3. Redemption - The variable part of shopper incentives, a.k.a. redemption is a sizable part of a CPG marketing budget, especially in the food and beverage space where most of our clients operate. Redemption costs are just one part of the total incentive program cost and represent the value of monetary price discount (in case of coupons) or reward (in case of rebates) that shoppers receive when they redeem the offer. Other incentive program costs, such as one-time offer setup fees, distribution fees (click/download fees for digital or printing and postage for direct mail offers) and clearinghouse handling fees are not considered redemption and should be accounted for separately. Tracking the cost of coupon incentives is challenging not only because they are uncertain in nature but also because there is no single source of all coupon spend data. I wrote about it in a recent blog post in detail. Manufacturer coupon incentives are processed and billed against an established escrow fund by the company’s clearinghouse vendor, while retailer offers that CPGs inevitably fund are often billed via customer deductions.

  4. Internal Cross-Charges. CPG enterprise marketing teams frequently procure goods and services from other departments of their own company. These expenses are called internal cross-charges (a.k.a. inter-company changes) and are yet another type of marketing expense you are likely to encounter. Common examples of such cross-charges in Shopper Marketing are internal creative agency fees, custom package design and printing, IRCs, charitable contributions to the company’s foundation, product samples and shipping chargers, internal consulting fees for analytics or other kinds of centralized services. These charges are reconciled each month via journal entries by the marketing finance and accounting team to ensure they are properly reflected on the company’s P&L and paid for from the intended budgets.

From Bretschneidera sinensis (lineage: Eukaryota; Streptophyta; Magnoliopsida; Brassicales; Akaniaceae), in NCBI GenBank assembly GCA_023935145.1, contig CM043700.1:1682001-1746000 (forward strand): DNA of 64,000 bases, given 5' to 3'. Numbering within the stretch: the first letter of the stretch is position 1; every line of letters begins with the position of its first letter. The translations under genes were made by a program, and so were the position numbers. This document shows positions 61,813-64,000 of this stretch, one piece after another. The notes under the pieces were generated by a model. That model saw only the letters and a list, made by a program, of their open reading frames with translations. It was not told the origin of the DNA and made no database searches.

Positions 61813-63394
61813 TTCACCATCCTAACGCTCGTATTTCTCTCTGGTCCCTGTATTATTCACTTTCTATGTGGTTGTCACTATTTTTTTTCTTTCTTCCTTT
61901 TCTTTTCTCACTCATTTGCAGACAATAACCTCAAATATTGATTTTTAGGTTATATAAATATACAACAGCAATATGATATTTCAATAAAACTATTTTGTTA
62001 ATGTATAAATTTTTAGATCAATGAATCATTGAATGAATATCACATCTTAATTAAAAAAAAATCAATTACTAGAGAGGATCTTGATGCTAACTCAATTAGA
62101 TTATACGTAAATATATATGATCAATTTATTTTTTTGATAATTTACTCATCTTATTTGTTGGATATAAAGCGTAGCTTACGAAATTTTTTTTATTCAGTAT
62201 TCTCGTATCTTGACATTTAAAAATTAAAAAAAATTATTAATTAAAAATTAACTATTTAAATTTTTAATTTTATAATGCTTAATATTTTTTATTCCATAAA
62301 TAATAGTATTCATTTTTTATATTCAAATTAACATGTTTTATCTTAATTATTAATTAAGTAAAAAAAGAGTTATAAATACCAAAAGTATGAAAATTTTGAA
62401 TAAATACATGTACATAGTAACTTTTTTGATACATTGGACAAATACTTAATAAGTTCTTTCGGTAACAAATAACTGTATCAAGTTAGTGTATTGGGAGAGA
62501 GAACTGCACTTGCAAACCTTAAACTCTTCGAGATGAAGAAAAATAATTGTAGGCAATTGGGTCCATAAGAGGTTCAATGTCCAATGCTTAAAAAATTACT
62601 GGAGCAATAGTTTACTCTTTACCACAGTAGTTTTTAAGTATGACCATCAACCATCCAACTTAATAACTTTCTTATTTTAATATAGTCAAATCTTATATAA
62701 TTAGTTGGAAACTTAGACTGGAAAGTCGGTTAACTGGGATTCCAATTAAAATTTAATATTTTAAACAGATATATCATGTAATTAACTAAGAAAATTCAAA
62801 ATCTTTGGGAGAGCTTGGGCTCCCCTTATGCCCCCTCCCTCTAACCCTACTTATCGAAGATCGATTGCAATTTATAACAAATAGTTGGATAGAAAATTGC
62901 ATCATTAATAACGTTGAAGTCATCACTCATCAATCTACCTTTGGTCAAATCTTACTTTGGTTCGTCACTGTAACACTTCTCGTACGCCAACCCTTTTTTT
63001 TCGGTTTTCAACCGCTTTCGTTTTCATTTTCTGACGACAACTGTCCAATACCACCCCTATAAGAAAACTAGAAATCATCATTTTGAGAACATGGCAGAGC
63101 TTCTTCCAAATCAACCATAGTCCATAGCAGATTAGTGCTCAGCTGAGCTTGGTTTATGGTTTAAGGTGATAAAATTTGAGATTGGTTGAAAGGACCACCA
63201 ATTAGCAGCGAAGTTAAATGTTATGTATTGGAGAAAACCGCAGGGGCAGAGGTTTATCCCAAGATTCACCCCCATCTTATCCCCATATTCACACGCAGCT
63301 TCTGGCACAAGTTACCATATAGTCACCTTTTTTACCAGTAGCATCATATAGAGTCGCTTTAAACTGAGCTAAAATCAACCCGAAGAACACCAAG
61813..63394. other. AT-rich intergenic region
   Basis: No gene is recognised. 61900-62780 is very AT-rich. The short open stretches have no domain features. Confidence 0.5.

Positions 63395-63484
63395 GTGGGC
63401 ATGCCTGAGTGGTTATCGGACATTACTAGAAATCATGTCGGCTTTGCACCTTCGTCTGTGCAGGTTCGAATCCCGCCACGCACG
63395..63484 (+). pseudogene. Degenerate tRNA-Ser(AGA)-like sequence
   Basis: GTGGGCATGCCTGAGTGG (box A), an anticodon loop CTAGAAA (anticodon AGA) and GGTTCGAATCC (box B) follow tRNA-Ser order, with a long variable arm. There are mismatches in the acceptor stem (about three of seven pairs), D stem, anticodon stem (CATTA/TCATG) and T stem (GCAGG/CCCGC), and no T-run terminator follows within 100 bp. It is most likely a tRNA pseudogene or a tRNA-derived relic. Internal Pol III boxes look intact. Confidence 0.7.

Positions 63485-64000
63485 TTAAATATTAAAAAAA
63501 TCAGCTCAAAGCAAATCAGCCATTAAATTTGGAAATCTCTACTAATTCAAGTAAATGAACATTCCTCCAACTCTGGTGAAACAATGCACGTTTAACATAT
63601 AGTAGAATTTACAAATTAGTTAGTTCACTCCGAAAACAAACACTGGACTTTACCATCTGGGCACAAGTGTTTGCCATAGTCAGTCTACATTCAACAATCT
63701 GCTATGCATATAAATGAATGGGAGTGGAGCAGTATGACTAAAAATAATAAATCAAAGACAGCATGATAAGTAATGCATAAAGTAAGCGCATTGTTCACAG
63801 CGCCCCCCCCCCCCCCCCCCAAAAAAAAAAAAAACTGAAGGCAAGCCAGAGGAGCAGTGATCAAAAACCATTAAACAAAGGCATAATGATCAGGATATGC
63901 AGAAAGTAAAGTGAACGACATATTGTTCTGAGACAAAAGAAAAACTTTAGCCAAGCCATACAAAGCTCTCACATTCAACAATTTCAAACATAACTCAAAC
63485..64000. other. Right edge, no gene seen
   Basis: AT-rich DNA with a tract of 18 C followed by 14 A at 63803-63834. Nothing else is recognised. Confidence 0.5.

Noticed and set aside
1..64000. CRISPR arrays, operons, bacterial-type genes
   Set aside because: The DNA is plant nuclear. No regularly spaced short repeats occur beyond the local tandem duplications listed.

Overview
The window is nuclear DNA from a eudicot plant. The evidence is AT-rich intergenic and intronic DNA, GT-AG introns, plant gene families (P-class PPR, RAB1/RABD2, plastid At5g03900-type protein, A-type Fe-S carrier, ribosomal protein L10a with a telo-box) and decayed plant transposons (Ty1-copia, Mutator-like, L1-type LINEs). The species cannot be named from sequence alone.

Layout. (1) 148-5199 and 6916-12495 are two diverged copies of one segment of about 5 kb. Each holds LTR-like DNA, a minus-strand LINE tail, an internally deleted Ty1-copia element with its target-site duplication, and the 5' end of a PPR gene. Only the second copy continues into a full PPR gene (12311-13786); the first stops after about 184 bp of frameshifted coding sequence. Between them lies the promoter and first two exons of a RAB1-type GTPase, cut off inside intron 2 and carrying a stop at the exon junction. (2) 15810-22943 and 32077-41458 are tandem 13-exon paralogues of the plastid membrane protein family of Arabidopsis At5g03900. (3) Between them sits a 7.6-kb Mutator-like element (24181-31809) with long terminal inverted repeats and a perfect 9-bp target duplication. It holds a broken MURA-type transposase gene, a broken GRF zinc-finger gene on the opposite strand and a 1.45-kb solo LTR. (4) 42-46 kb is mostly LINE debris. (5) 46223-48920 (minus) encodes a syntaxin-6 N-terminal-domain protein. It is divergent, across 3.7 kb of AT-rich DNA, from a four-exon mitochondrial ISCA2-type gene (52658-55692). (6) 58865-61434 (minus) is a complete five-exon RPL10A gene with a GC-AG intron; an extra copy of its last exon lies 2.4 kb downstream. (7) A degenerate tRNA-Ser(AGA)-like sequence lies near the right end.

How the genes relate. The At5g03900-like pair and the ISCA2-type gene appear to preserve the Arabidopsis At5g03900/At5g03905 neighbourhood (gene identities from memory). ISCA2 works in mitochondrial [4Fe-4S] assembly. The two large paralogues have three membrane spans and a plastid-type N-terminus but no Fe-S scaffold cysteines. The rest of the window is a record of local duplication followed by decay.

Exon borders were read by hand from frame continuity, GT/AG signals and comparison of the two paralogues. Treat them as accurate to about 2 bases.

Shopper marketing actuals types


Why is Actualization So Complex?

The basic answer is that because shopper marketing as a whole is complex, actualization is just a subset of that complexity that has its unique challenges. Some of them come with the territory, others can be remedied:

  1. There is no centralized depository of event-level data. When shopper marketing planning and forecasting is too high level, haphazard, or inconsistent, the object of actualization does not exist. The unique events with their dates, tactics and vendors, promoted products and costs have to exist in a centralized system of record to tie all the actual expenses back to them. In other words, if you can’t easily tell what exactly must be actualized, you are not set up for success from the get-go. While a simple spreadsheet might be enough to manage a national media spend forecast, it fails to do so for a typical shopper marketing organization.